Filter media can be designed to filter out certain chemicals. For example, ammonia spikes are prone to occurring when the balance of your fish tank has been disrupted, such as after moving an aquarium, experiencing a power outage, or thoroughly cleaning a fish tank. To prevent toxic levels of ammonia from building up, you can preventatively install an ammonia filter pad to absorb the ammonia and keep your fish safe.
If phosphate levels are excessively high in your aquarium, it can lead to algae growth and compromise your fish’s health. Use a phosphate pad to control the phosphate so that algae doesn’t get it. For healthy growth of live aquarium plants, a few articles suggest keeping 0.5-2.0ppm phosphate. If you don’t want to see yellowing or browning, it is best to keep the phosphate under control.
Phosphate, ammonia and carbon-infused pads for chemical filtration
Frequent Asked Questions about Filter Media
Which order should I place the aquarium filter media in?
There are many ways you can layer your filter media. Here are some suggestions. The first step is to look in the manual and find out which direction the water flows through the filter. To prevent large chunks of debris from getting into the filter media, we recommend using a coarse sponge pad to mechanically filter the water. These pads can be used as mechanical filtering if you have to use ammonia orphosphate media pad. You can add the fine poly pad as an additional layer of mechanical filtration to capture even smaller particles in the water.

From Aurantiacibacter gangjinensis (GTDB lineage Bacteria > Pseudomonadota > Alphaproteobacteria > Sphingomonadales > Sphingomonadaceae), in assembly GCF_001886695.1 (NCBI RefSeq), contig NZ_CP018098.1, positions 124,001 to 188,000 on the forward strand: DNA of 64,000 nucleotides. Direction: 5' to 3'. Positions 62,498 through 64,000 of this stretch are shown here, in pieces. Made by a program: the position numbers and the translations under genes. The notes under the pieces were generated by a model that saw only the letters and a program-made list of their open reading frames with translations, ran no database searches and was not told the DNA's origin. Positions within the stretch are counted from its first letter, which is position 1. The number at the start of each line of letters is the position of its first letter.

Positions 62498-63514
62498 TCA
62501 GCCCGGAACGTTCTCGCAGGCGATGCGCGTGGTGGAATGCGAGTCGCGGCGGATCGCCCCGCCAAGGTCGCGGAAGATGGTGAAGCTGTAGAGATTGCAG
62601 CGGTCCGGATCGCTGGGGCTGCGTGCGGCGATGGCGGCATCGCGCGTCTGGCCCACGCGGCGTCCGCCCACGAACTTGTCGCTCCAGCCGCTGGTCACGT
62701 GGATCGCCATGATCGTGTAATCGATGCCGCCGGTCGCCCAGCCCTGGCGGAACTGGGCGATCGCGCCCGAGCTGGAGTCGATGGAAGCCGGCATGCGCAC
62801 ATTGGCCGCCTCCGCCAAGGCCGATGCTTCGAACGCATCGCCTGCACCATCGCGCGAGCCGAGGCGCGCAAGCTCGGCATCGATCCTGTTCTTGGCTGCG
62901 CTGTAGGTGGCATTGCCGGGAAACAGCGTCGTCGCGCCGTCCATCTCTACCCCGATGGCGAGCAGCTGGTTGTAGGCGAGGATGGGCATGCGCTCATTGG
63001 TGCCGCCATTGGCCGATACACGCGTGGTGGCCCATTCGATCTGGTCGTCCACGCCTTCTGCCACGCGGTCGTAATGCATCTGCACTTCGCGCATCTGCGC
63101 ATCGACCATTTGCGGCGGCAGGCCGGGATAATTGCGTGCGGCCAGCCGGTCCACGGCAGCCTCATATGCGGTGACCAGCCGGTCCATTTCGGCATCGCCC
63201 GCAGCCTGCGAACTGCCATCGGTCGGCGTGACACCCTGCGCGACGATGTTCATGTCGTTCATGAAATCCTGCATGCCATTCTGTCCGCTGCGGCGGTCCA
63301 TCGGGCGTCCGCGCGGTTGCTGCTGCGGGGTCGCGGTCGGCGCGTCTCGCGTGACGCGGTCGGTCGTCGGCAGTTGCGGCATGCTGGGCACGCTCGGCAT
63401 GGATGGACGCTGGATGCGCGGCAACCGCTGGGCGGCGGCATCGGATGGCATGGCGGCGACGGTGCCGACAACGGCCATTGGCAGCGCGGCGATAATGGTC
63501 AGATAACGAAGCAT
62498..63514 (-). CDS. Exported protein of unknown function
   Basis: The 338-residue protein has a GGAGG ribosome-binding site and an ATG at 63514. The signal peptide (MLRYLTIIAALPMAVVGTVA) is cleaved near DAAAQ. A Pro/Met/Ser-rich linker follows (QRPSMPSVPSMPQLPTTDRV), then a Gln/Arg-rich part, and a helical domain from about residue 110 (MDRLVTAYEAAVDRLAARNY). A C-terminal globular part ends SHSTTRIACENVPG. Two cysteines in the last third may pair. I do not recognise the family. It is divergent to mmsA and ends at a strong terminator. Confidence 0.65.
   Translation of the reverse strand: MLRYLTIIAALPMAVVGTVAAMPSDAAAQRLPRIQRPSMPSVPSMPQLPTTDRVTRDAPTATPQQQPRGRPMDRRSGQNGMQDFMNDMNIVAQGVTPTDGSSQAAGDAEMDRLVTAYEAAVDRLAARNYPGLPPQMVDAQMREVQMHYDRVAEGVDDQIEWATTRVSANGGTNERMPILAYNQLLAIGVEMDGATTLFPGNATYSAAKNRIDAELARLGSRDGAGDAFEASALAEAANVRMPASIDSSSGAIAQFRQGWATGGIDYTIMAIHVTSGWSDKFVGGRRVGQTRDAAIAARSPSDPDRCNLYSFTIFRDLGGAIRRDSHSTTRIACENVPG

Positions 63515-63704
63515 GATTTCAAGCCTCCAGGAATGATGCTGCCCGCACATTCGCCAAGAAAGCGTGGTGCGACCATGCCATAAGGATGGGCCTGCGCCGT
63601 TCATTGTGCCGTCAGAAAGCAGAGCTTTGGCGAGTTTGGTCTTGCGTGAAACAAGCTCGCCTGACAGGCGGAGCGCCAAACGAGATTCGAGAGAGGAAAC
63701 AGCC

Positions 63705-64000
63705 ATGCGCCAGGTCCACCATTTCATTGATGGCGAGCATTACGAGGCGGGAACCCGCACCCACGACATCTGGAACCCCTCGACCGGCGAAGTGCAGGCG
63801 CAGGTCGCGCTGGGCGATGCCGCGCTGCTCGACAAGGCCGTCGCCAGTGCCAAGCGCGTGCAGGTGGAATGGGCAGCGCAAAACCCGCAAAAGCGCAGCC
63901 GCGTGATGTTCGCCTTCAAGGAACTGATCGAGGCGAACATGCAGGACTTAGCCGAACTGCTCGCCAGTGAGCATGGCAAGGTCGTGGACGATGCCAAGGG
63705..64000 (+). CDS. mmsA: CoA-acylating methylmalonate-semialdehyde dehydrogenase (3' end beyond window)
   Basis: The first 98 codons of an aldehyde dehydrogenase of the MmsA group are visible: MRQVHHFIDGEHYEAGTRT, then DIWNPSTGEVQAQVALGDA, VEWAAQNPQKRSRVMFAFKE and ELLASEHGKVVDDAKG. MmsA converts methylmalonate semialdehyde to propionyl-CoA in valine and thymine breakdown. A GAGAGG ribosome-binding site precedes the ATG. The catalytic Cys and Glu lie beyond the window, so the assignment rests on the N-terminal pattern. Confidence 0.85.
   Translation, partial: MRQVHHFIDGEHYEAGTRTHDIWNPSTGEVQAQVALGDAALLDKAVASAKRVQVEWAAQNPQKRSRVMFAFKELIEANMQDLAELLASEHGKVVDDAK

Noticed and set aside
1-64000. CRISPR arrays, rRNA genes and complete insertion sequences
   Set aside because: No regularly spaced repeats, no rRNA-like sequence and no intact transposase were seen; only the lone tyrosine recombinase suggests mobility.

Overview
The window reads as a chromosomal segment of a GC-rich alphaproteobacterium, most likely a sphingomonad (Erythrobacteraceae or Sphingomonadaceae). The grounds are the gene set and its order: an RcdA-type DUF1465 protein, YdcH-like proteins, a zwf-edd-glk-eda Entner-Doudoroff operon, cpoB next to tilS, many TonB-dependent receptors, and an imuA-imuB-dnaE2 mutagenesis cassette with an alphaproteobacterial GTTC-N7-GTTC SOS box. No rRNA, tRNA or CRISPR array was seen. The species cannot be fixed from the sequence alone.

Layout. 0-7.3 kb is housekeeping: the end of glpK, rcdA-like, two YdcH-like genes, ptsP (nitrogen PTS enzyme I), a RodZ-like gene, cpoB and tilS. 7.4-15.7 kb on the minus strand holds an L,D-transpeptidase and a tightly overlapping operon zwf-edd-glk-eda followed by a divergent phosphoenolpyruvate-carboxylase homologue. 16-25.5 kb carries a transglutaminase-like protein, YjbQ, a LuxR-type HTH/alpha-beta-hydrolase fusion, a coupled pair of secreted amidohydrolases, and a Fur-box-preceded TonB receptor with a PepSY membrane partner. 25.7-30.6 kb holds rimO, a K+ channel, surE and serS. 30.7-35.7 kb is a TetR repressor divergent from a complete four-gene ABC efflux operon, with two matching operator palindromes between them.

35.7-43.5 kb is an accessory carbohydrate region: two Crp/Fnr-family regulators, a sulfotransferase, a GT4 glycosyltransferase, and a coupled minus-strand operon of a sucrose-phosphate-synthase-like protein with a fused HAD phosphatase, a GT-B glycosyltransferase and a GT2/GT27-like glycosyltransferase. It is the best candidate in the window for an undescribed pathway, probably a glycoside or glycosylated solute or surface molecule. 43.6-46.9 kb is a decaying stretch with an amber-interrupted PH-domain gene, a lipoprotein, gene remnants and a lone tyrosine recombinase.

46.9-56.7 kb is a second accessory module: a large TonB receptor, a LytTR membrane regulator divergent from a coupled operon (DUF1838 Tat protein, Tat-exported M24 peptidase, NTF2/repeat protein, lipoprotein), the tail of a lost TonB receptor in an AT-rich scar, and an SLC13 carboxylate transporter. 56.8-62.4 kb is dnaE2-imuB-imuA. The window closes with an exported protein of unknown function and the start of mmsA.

The next layer is the biological filtration, so fill the media trays with bio media. You can also use chemical filtration such as activated carbon and Purigen to filter the water before it leaves the filter. Not all of these products are necessary, but we do recommend having at least one layer of coarse mechanical filtration and then one layer of biological filtration if you have room.
How can I clean an aquarium filter that doesn’t kill bacteria? Rinse the filter media in old aquarium water. The dirtiest sponge pads can be wrung vigorously to remove as much as possible. Bio media contains beneficial bacteria. They should be gently agitated in the water and not scrubbed. If you are using Purigen, then chemical filtration should be replaced when it is finished. The frequency of maintenance will depend on several factors, including the size of your aquarium, the media used, and the food you feed it. As a rule of thumb, we recommend setting a calendar reminder to clean your filter every 1-3 months.
Place loose media, such as activated carbon or bio media, in a filter bag to make it easy to transport and contain.
How many years does aquarium filter media usually last? As long as it is clean enough to not impair its functionality, reusable filter media such as coarse sponge pads, bio rings and Purigen can last many, many years. If fine poly pads turn brown and water can’t pass through them, they should be disposed of. Measure the water to find out if chemicals filtration, such as ammonia media pads or phosphate pad, are used. If there are any tannins or unusual odors in your water, the activated charcoal should be replaced. If the water contains excess phosphate or ammonia, the chemical media pads will be ineffective.
Is activated carbon necessary for my aquarium filter? Since most chemical filtration is disposable, it cannot be reused. We like to keep it in reserve for those instances where we are certain that there are tannins or pollutants we want to get rid of. To ensure that the aquarium water is crystal clear, carbon can be used if you’re preparing for a photo shoot. Most hobbyists don’t use carbon every day because it is quickly depleted and can cause temporary results.
To take your fish tank filtration to the next level, learn how to upgrade your aquarium filter with filter media in four easy steps.